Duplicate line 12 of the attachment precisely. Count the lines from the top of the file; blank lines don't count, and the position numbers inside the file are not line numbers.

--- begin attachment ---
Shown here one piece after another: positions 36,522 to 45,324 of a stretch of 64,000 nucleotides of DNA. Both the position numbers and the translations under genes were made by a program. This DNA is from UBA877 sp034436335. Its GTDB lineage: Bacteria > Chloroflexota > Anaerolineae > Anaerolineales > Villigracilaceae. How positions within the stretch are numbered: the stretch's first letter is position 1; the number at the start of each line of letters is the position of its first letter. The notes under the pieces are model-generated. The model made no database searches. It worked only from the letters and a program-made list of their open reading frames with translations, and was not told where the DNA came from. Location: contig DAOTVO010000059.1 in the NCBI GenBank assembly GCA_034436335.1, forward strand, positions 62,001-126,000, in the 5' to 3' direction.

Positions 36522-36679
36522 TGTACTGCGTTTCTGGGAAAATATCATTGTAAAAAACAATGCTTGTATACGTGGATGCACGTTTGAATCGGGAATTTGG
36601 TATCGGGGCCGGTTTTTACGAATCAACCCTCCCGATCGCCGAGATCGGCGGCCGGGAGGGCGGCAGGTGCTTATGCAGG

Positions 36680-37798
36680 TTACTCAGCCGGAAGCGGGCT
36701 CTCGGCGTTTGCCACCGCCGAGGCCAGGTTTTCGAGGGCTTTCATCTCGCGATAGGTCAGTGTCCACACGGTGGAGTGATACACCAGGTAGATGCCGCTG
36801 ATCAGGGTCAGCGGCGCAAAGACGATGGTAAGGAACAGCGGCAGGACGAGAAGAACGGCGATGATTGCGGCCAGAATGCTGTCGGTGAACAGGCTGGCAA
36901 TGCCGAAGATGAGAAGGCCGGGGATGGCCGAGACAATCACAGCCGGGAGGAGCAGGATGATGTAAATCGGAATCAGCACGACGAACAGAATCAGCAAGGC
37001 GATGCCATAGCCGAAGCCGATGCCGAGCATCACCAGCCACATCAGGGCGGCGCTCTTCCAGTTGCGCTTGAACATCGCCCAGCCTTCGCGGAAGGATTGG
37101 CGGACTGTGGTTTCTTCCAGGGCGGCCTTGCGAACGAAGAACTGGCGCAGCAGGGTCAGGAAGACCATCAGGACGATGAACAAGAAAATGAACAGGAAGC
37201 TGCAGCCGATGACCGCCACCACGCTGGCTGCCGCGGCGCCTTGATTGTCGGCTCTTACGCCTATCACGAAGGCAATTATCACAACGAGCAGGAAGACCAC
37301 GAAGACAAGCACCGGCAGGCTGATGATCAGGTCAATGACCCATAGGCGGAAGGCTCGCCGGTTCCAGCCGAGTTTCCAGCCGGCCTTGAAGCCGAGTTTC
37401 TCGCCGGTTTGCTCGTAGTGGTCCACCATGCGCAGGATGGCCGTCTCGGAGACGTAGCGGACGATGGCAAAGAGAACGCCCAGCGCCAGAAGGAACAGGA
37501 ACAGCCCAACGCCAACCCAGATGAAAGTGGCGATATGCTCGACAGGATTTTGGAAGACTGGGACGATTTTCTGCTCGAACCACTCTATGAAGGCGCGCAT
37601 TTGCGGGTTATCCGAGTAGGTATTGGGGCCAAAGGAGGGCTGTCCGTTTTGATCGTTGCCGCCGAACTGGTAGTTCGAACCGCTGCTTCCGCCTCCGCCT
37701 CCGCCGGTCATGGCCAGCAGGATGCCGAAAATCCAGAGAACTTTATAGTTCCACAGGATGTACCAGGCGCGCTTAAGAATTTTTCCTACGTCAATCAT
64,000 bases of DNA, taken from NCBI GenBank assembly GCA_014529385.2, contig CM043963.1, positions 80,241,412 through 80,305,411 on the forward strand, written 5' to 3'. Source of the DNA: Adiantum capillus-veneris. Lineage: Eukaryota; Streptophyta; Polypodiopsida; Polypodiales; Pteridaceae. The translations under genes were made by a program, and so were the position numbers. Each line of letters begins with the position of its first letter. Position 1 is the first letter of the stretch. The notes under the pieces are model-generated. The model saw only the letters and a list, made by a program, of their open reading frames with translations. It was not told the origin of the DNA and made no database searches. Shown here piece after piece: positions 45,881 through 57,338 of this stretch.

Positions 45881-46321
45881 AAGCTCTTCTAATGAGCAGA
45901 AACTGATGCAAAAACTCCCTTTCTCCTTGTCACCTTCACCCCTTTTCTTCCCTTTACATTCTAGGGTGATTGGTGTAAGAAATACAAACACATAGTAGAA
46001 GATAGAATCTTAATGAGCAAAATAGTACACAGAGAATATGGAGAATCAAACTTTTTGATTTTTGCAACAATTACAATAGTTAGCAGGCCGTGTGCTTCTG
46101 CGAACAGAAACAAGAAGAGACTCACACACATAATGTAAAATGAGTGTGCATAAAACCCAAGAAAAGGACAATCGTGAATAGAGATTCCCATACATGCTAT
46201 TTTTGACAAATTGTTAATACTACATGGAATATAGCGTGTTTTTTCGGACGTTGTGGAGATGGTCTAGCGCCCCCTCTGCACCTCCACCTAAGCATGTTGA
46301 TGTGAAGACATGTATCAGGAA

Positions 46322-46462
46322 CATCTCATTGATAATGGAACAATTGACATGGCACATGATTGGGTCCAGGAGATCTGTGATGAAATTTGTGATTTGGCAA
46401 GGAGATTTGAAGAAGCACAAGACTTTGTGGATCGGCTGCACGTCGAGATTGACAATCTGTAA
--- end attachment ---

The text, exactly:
37201 TGCAGCCGATGACCGCCACCACGCTGGCTGCCGCGGCGCCTTGATTGTCGGCTCTTACGCCTATCACGAAGGCAATTATCACAACGAGCAGGAAGACCAC